Originally Posted by Marius Fett
I know they work under Vista 32, but 64 is a mystery to me.
Should work fine. The bigger challenge was getting modding tools to run correctly going from XP to Vista.
32-bit applications can run within a 64-bit operating system on Windows because of the flags set in their portable executable (PE) file format header. In a 32-bit address space, the most memory allocated for user applications will be 2 Gb. That internal safeguard allowed developers to use that extra high bit in their pointers for other things but that caused problems when Microsoft wanted to open up the user address space:
Originally Posted by msdn.microsoft.com
Before support for /3GB was added to [32-bit] Windows [in Windows 2000], an application could never access a pointer with the high bit set. Only addresses that could be represented by the first 31 bits of a 32-bit pointer could be accessed by user mode applications. This left 1 bit unused, so some developers, being the clever coders they were and not wanting to waste so much as a bit in the process address space, made use of it for other purposes (e.g., to flag a pointer as referencing a particular type of application-specific allocation). This caused a conundrum when /3GB was introduced because these types of applications would not be able to easily distinguish a legitimate pointer that happened to reference memory above the 2GB boundary from a pointer that referenced memory below 2GB but had its high bit set for other reasons. Basically, booting a machine with /3GB could have broken such applications. To deal with this, Microsoft added support for a new bit flag in the Characteristics field of the Win32 Portable Executable (PE) file format (the format that defines the layout of executable files—EXEs and DLLs—under Windows) that indicates whether an application is large-address aware. When this flag (IMAGE_FILE_LARGE_ADDRESS_AWARE) is enabled, bit 32 in the Characteristics field in an executable file's header will be set. By having this flag set in its executable header, an application indicates to Windows that it can correctly handle pointers with the high bit set—that it doesn't do anything exotic with this bit. When this flag is set and the appropriate version of Windows has been booted with the /3GB option, the system will provide the process with an expanded private user mode address space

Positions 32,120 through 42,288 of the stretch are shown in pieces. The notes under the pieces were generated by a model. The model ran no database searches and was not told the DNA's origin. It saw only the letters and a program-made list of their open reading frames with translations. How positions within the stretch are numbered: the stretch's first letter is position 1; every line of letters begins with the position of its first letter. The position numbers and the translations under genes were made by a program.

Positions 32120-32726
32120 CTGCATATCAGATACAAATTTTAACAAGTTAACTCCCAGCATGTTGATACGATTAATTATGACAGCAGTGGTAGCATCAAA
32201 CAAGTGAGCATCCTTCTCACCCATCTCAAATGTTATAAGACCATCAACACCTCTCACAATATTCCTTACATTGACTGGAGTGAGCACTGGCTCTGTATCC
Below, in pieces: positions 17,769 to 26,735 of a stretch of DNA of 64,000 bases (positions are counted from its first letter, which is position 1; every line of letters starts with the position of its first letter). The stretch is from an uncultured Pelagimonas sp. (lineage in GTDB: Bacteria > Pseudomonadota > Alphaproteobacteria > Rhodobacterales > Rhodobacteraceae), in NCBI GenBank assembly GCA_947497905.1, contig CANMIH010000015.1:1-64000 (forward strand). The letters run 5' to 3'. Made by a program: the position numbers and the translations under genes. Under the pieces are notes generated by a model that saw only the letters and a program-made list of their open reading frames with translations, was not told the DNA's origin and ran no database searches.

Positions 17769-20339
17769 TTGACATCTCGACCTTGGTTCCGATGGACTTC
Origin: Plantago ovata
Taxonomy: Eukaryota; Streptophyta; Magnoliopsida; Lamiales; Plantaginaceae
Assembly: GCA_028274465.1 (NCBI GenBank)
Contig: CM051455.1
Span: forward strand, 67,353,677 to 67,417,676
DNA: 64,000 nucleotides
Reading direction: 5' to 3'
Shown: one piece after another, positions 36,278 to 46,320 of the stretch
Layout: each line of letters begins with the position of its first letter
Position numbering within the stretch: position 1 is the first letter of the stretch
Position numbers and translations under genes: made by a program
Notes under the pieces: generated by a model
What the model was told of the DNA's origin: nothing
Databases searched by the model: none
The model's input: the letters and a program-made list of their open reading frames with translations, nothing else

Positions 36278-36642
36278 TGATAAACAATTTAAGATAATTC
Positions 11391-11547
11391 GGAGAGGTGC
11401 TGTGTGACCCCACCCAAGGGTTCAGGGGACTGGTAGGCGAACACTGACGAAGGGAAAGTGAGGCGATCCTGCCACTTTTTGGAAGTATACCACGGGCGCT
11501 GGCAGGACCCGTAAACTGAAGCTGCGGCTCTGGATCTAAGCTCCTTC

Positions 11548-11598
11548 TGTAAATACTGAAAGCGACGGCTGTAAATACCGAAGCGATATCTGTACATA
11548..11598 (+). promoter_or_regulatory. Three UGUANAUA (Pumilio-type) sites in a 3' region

In other words, Windows changed the way they started reading the PE file format to ensure that 32-bit applications (both .exe files and their .dlls) would run correctly in a /3Gb 32-bit system or in a 64-bit system. Unless the application specifically says, "I can handle big address spaces", it will only receive the 2Gb user space it was expecting, even under 64-bit Windows.